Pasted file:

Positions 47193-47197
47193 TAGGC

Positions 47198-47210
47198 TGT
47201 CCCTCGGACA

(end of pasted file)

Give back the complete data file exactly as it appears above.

Positions 47193-47197
47193 TAGGC

Positions 47198-47210
47198 TGT
47201 CCCTCGGACA